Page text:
In the context of what’s happening in Seattle, the space sharing is especially easy to imagine. Both Kadima and Cherry Street Mosque are on the progressive end of their respective religious traditions. Kadima prides itself on a social justice agenda and solidarity with the plight of Palestinians, which sometimes puts it “outside the tent” of the mainstream Jewish community.
Cherry Street is unique among Muslims, too. The Islamic School of Seattle was started by five American women who wanted a progressive, Montessori-style Muslim school.
“We had children come from all different families,” said Laila Kabani, a disciple of the school’s founder, Ann El-Moslimany. “It was really an interfaith school.”
El-Moslimany died in January, but she is revered as an educational pioneer. (Read Kabani’s heartfelt memorial to her mentor here.) The mosque is a rarity in that it has a female imam.
“Around 99.99% of the other mosques wouldn’t have a female on the board,” Tarapolsi said. “It’s very, very progressive. We’re very unique and we’re open to everyone, no matter the sexual orientation, skin color, etc.”
Kadima leaders say the mosque’s unique orientation is crucial for their relationship.
“That aspect of the progressive stance is an important connector,” Doug Brown of Kadima said. “I think most of us share the perspective that we grow and understand our traditions better when we’re in conversation with folks from other traditions. … The issues we want to address require broad coalitions.”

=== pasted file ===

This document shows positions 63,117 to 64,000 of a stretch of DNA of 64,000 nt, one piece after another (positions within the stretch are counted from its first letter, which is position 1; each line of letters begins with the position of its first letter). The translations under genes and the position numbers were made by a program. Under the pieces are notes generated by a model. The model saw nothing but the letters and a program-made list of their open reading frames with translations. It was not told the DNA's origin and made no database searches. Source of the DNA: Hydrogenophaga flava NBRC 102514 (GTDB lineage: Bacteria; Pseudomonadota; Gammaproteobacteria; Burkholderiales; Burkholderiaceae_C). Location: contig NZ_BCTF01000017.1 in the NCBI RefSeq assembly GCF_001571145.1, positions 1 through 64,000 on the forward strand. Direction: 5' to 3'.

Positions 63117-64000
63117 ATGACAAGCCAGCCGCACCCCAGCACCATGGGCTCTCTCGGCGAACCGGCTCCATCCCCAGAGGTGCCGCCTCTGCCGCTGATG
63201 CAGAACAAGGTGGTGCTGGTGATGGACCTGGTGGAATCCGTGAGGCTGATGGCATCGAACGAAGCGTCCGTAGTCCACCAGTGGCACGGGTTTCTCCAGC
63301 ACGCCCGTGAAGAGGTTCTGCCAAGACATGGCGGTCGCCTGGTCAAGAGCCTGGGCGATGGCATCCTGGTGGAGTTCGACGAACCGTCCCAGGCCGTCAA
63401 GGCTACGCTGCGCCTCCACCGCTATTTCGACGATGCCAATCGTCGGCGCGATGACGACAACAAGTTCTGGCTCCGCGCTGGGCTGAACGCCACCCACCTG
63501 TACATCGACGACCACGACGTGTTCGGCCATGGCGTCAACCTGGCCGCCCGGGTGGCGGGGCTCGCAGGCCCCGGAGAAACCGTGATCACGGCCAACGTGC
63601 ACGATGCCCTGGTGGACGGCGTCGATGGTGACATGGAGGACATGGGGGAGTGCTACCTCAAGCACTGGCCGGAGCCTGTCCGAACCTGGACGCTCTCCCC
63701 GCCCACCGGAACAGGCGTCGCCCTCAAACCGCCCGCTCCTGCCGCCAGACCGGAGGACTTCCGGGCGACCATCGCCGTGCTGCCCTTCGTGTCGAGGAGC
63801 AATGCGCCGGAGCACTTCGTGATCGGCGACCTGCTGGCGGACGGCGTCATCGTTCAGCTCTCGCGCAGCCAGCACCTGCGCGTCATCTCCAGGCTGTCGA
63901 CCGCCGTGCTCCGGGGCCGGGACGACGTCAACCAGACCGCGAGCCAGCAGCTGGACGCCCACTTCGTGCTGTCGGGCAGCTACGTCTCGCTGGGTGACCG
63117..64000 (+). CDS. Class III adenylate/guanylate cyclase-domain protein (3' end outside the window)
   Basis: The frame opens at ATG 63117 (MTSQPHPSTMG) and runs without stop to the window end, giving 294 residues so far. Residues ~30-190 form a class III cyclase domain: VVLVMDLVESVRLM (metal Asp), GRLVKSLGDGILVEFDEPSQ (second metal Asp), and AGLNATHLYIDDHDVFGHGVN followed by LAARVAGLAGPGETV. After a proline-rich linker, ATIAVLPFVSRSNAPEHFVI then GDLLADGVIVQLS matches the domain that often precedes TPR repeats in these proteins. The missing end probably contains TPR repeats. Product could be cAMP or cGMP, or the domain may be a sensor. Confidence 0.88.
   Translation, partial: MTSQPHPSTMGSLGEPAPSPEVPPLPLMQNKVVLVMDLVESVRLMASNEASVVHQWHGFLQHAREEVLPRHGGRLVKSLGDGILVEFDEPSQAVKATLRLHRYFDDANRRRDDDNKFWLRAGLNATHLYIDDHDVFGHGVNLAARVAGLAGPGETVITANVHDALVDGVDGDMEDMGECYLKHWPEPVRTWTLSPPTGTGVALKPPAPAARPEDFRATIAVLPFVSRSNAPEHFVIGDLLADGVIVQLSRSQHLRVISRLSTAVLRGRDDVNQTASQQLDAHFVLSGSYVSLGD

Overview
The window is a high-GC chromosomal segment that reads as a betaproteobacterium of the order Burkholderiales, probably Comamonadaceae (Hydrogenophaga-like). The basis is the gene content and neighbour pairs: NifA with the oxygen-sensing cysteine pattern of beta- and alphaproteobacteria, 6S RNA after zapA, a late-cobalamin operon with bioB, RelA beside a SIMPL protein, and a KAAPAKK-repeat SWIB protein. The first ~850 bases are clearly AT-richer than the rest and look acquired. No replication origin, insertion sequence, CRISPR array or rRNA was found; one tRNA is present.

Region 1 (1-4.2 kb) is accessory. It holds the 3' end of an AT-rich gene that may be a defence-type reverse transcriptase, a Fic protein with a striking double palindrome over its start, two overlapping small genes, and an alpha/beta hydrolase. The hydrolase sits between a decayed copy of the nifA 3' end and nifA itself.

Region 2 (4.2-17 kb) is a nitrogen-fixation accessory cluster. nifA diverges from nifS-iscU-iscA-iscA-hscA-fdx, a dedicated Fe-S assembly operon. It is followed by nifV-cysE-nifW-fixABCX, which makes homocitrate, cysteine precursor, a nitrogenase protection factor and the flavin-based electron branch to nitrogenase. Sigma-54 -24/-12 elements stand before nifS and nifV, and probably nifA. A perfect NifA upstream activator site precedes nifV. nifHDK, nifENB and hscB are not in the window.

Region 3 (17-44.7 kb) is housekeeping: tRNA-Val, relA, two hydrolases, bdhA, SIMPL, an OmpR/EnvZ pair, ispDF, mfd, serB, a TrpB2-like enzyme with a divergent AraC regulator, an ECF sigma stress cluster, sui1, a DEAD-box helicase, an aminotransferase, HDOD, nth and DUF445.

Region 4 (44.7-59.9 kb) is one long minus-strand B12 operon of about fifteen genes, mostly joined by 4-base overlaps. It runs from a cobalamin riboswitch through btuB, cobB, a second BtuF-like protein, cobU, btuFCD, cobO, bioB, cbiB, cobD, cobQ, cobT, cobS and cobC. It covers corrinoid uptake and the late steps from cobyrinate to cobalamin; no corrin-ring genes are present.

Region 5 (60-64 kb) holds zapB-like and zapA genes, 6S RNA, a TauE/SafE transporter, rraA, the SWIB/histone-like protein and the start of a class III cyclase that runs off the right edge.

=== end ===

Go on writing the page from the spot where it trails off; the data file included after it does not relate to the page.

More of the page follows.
Brown’s wife, Sandy Silberstein, has been heavily involved with building bridges to Muslim communities and the Middle East Peace Camp, which is allied with Kadima. The camp brings together children from Jewish, Muslim, Arab, Israeli and Christian backgrounds every summer with the intention of building relationships and understanding.
“We know that when Islamophobia and antisemitism hit, we have each others’ backs,” Silberstein said.
The collective has held one event, a virtual cooking demo with a Palestinian chef. Baking date cookies is pretty low stakes, but what if conflict does arise in the future among the partners?
“In any relationship there’s going to be conflict; it’s how you manage it,” Rosenblum said. “We wrestle with that stuff. We are wrestlers with God. We work with people through this conflict. When you look at all the conflict going on, not just in Seattle but throughout the world, the most important thing we can do for the younger generation is model how we should behave toward each other.”
But first things first. And that’s the roof.
“The first step is to get the rain to stop coming in,” Rosenblum said.
For Kabani, Cherry Street Village is a continuation of the legacy of El-Moslimany.
“She passed away, but her spirit lives on,” she said. “Cherry Street Village intends to continue the joy and diverse faiths under one roof.”
A version of this story was originally published in The Cholent, an independent newsletter about Seattle’s Jewish community.